- 2) specifying a vector explicitly relative to an existing set of axes;
- 3) specifying a set of axes explicitly relative to an existing set of axes;
- 4) specifying a coordinate system explicitly relative to an existing coordinate system;
- 5) defining a point by an existing vector (i.e., the end point);
- 6) defining a vector by two points (i.e., start point and end point);
- 7) defining a vector by one or more existing vectors via vector operations (e.g., cross product);
- 8) defining a set of coordinate axes by two non-parallel vectors; and
- 9) defining a coordinate system as a combination of a point (origin) and a set of coordinate axes.
The explicit means of creating coordinate systems and primitives (items 1-4, above) are carried out via user input, imported data from files or any other means of supplying numerical data to computer programs. In addition to geometrical relationships, coordinate system definitions can describe rates of change in the primitives, thus providing additional ways to create vectors: -
- a. the rate of change of a vector constitutes another vector;
- b. the rate of change of a point (i.e., its velocity) constitutes a vector; and
- c. the rate of change of axes (rate of rotation or angular rate) constitutes a vector.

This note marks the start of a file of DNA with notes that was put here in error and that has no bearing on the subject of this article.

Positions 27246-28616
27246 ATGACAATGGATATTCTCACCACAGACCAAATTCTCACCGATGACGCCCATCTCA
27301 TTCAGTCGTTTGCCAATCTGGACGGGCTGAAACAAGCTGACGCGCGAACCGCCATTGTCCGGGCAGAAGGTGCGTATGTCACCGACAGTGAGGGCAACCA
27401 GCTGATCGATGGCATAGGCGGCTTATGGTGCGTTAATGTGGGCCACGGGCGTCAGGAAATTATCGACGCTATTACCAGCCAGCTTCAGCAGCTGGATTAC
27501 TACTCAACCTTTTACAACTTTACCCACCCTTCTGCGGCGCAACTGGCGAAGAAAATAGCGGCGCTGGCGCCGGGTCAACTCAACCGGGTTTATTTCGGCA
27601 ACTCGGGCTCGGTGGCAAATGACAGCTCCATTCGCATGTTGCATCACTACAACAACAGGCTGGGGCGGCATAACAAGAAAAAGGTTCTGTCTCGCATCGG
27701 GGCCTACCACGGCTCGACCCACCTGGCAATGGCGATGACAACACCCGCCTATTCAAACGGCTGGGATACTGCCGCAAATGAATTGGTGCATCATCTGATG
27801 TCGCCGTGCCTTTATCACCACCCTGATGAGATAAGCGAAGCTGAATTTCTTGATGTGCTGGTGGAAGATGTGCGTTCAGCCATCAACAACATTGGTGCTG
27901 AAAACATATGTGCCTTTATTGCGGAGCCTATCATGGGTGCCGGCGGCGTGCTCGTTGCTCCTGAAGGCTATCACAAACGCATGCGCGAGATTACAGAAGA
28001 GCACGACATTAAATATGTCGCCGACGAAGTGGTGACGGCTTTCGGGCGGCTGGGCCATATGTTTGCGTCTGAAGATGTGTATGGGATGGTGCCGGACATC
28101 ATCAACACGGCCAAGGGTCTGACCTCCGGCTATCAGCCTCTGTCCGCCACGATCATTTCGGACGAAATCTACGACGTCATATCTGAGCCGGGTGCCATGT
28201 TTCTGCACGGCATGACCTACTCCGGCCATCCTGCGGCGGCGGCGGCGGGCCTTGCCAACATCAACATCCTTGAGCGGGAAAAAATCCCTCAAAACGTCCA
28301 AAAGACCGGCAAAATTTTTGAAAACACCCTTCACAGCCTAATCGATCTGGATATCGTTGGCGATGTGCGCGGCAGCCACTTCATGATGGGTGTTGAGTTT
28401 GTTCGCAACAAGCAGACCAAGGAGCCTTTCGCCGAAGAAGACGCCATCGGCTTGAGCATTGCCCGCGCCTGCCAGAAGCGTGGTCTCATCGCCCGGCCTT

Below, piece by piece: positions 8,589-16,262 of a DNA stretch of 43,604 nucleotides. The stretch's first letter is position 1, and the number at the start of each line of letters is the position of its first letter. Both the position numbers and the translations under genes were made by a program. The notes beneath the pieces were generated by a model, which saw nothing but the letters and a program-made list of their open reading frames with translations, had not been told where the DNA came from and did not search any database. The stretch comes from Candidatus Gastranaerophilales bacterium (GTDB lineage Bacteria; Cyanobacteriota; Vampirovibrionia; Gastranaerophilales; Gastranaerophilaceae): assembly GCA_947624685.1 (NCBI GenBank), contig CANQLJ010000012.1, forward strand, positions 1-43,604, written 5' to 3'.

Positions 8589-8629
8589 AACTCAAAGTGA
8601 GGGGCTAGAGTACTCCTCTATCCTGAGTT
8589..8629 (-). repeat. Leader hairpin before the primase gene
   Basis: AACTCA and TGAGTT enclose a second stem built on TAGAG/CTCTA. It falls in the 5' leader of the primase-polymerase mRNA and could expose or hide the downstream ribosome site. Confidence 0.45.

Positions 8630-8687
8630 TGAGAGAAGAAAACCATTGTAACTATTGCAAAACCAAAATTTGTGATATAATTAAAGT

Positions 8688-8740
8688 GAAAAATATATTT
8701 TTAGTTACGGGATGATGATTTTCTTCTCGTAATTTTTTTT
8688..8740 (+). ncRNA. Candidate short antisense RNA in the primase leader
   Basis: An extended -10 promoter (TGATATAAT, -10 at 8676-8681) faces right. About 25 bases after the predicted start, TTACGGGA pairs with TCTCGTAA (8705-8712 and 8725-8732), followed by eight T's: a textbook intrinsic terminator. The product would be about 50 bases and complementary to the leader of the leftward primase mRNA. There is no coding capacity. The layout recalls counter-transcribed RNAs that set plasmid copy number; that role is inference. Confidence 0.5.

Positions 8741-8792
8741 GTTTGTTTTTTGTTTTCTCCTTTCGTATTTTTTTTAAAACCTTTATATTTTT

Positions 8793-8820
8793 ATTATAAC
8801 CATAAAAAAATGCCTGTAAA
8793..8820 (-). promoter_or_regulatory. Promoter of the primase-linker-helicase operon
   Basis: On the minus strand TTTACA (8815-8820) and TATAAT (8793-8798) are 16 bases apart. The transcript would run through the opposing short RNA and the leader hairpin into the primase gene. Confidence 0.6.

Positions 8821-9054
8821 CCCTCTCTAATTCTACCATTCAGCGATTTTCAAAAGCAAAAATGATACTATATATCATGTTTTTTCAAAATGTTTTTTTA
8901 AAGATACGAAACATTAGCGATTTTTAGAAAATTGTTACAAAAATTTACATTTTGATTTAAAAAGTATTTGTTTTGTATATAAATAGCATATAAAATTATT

The present invention gives users the ability to introduce new coordinate primitives by both direct specification through user/file input, and by building them out of existing primitives at run-time through the interface. Coordinate primitives created by both methods can then be reused immediately as building blocks for creating more primitives. The amount of actual coding needed to create a wide range of useful primitives is reduced dramatically compared to conventional systems, creation may be performed at run-time, and manageability of the code is improved since correction made to one of the primitives is automatically inherited by all primitives using this block. While the above description focuses on the use of the invention to create coordinate systems and primitives thereof, it is not intended that the invention be limited to this application. An aspect of the invention is its flexibility in allowing the user to define a variety of elements and combinations thereof for describing the position and movement of bodies in three-dimensional space. Referring to Referring to Referring to Referring to Referring to Referring to Referring to Referring to Referring to Referring to Referring to Referring to Referring to The system and method of the present invention operates on a number of standard processors known in the art. UNIX processors such as the Silicon Graphics SGI IMPACT™ and SGI 02™ each with the Reality Engine™ or the Infinite Reality™ engine; the IBM RS6000 with Evans & Sutherland Freedom graphics accelerator; the Hewlett Packard™ HP9000™ with Evans & Sutherland graphics accelerator; the Sun Microsystems SPAR™ station with Evans & Sutherland Freedom graphics accelerator; the Sun Microsystems UltraSUN™ with Creator3D graphics hardware; Digital Equipment Corporation 4D50T and 4D60T processors. Microsoft Windows operating system hardware also can be used with the present invention with MS Windows, Windows95/98/2000, and WindowsNT operating systems with or without OpenGL Accelerators. Generally, all of the above systems should also have 48 MB of memory and at least 75 MB of hard drive space available. A system and method for creating elements and systems for description of position and motion of bodies in three-dimensional space to support orbital maneuver analysis has been disclosed. It will be appreciated by those skilled in the art that other variations may be possible without departing from the scope of the invention as disclosed. Patent Citations